I always seem to have a list of books to read, and often a stack by my bedside that beckons me as well. Last week I finished reading Loving Frank by Nancy Horan. It is a fictionalized account of the affair between Frank Lloyd Wright and Mamah Borthwick Cheney. The story begins with their business relationship (Mamah and her husband, Edwin, commissioned Wright to build them a home in Oak Park) which eventually leads to their affair.
I was immediately drawn into the story and Mamah’s voice, but soon found myself deeply troubled by the decisions Mamah (pronounced May-mah) was making. At the time of the affair she had two young children, John and Martha. Her husband also adored her even if he didn’t fully understand her. As much as I applaud Mamah for speaking out about women’s issues in the early 1900s, and wanting to use her gifts as a scholar, I couldn’t help but feel the selfishness and short-sightness of her decisions. Rightly or wrongly, she chose to get married and to have children, and those choices came with certain responsibilities. When Mamah tells her close friend, Mattie, about the affair and her thoughts of leaving Edwin for Frank, her friend pushes back with, “What about honor and duty?” Yes, Mamah, what about those two?
The novel ends tragically and certainly doesn’t paint the affair as a rose garden. Yes, there are moments of happiness and two souls (Frank and Mamah) who understand one another, but what a price to pay! The spouses, the children of both parties, and extended family and friends all pay dearly as a result of the affair.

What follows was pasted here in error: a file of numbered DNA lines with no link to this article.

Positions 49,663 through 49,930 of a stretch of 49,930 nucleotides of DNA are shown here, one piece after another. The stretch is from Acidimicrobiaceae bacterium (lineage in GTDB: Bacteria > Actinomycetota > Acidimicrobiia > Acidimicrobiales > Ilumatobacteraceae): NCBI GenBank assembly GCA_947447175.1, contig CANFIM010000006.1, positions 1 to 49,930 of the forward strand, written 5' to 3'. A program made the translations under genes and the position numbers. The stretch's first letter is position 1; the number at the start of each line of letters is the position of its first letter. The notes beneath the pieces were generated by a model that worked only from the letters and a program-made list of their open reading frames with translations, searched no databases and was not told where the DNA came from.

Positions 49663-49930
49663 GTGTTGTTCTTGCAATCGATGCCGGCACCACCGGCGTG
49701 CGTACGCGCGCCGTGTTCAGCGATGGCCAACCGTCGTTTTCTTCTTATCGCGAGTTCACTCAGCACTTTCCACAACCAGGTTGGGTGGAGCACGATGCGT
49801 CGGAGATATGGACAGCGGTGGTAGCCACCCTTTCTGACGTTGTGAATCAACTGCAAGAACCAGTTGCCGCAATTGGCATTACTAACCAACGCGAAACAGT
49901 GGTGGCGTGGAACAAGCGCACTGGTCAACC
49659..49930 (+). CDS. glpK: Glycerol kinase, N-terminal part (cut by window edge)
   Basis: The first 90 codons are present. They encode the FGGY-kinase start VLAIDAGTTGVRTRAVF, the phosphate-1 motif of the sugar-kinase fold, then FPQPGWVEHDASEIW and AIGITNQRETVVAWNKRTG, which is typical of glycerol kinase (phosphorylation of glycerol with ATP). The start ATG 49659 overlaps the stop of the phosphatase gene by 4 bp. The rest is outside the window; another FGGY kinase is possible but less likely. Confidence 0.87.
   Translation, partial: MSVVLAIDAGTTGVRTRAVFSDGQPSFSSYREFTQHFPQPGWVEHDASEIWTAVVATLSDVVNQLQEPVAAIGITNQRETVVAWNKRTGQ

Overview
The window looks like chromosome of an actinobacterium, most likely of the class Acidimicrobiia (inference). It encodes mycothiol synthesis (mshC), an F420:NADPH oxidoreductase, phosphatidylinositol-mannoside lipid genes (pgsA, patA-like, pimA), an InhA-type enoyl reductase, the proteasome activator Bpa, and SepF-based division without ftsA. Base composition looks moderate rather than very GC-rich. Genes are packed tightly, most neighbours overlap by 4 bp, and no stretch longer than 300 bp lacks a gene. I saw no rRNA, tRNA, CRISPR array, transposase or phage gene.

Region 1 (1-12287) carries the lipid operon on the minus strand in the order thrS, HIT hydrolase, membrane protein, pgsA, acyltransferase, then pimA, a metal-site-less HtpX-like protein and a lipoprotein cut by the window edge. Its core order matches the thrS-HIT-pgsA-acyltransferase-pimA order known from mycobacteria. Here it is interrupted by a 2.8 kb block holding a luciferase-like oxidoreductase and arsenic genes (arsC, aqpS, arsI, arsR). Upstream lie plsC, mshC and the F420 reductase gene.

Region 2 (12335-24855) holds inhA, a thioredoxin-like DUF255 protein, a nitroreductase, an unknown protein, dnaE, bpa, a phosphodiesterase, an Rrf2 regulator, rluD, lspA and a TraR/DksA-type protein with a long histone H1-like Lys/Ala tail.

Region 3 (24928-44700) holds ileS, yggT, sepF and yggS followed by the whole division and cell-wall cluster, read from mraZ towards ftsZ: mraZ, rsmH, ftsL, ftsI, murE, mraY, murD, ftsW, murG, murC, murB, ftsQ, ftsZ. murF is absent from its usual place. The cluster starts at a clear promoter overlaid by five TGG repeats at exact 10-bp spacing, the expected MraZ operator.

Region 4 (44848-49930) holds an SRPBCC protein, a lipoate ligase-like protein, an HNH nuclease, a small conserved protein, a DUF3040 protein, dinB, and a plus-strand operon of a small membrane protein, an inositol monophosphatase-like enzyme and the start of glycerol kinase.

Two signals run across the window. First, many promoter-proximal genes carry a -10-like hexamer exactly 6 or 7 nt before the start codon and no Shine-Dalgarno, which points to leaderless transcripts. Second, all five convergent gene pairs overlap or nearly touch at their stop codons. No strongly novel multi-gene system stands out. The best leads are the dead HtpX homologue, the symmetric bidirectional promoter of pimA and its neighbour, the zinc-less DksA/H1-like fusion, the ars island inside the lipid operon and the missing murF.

I am grateful that my marriage is so unlike the marriage of Edwin and Mamah’s. I can thankfully say that I am fulfilled in my marriage, and I am married to a man who understands me and loves me deeply. That’s not to say my marriage fulfills my every need within me (or my spouse). Still, I can only imagine how unfulfilled some people are in their marriages. Because Horan does a good job of showing the real longings of an unfulfilled spouse and the great damage that comes from pursuing an affair in search of something better, I believe the book might be a difficult read for someone who feels unfulfilled or misunderstood in marriage.